Creat­ing a healthy work­ing en­vi­ron­ment is heav­ily de­pen­dent on build­ing an at­mos­phere of mu­tual trust be­tween the man­ager and the em­ploy­ees.

tak­ing risk and em­brac­ing fail­ure

In­fi­nite com­plex­ity, pos­si­bil­i­ties, and con­stant trans­for­ma­tion char­ac­ter­ize the 21st cen­tury. We are liv­ing in a VUCA en­vi­ron­ment in which or­ga­ni­za­tions need to adapt their strate­gies to achieve the de­sired busi­ness re­sults. The times de­mand the abil­ity to take risks, em­brace fail­ure, and move on. It re­quires vi­sion, col­lab­o­ra­tion, plan­ning, and prac­tice. But not ev­ery­one wants to be a leader. It re­quires be­ing de­ci­sive and a will­ing­ness to take chances. And yes, to ‘fail’ and also to ac­cept it, learn from it, and move on.

not just a face in the crowd

Crowds have no pur­pose and end up nowhere. It takes courage to stand out and be a true in­di­vid­ual. This is the cru­cial defin­ing trait of a leader: they do not fol­low the crowd. It is also the most dif­fi­cult one, but then that is why suc­cess is so elu­sive and rare. Not all tal­ent is equal. Lead­ers make de­ci­sions with con­vic­tion, which is in stark con­trast to most peo­ple who ei­ther seek con­sen­sus or avoid re­spon­si­bil­ity. For them, ideas and di­a­log turn into ac­tion that is cap­tured quickly and en­acted upon. They bring in ac­count­abil­ity that is both con­sis­tent and fo­cused.

be­come a be­liever

When faced with prob­lems and ob­sta­cles, the leader chooses to learn from the ex­pe­ri­ence and turn them into op­por­tu­ni­ties. Yes­ter­day’s de­feats do not dis­cour­age

them. A good leader needs to pave the way and keep his or her emo­tions in check, es­pe­cially in tough sit­u­a­tions. Re­gard­less of what is hap­pen­ing, it is im­por­tant for them to guide a team through chal­leng­ing times, boost their morale, and re­main pos­i­tive along the way. Team morale is heav­ily de­pen­dent on the leader’s attitude.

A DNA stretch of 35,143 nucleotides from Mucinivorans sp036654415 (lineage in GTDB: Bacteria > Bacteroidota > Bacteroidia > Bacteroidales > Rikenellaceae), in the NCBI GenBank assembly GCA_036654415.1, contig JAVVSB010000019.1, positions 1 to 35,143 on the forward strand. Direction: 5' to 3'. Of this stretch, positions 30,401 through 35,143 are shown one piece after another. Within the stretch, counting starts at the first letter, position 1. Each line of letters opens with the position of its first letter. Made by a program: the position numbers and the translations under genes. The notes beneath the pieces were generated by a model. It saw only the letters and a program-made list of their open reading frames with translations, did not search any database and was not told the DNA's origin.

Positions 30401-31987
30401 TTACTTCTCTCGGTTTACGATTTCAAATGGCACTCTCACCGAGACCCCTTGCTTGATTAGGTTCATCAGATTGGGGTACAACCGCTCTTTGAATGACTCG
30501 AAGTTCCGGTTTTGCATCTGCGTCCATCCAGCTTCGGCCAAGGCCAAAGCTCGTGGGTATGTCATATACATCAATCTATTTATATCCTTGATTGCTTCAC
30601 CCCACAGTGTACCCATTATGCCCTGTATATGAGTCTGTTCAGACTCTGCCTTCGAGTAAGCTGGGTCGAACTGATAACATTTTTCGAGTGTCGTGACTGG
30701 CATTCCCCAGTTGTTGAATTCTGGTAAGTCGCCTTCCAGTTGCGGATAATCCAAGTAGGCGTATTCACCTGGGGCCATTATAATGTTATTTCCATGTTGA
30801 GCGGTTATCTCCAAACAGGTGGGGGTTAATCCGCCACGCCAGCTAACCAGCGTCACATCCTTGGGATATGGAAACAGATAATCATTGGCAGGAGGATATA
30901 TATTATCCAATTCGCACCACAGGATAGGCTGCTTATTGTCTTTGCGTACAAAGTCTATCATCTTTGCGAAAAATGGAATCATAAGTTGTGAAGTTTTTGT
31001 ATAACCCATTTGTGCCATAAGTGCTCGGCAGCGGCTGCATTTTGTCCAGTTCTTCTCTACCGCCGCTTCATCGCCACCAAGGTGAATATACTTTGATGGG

not fear­ing fear

So what is it that keeps us from pur­su­ing op­por­tu­ni­ties, lead­ing oth­ers, tak­ing ac­tion, and do­ing what we re­ally want to do? One word: fear—fear of re­jec­tion, fear of peo­ple, fear of try­ing new things, fear of not be­ing per­fect, etc. There­fore, if you want to be an ex­cep­tional leader, learn to con­quer your fears.

An im­por­tant part of the lead­er­ship model is what lies on the other side of the cru­cible—the qual­i­ties that de­fine lead­ers and learn­ers. The one key as­set all our lead­ers share, whether young or old, is their adaptive ca­pac­ity. The abil­ity to process new ex­pe­ri­ences, find mean­ing in them, and in­te­grate them into one’s life, is the sig­na­ture skill of lead­ers and, in­deed, of any­one who finds ways to live fully.

While the world con­tin­ues to change, the fun­da­men­tal traits of lead­ers re­main con­stant. When lead­ers lead, great things are pos­si­ble. As Archimedes re­port­edly said, “Give me a lever long enough and I will move the earth.” A good lead­er­ship, ap­plied to your busi­ness, is the ul­ti­mate lever­age. ■

The abil­ity to process new ex­pe­ri­ences, find mean­ing in them, and in­te­grate them into one’s life, is the sig­na­ture skill of lead­ers.

01­ers-can-dou­ble-prof­its-re­search-shows/#4f7e­b0a36ca6 02 Lead­er­ship ex­pert James Mac­Gre­gor Burns in­tro­duced the con­cept of trans­for­ma­tional lead­er­ship in his 1978 book, Lead­er­ship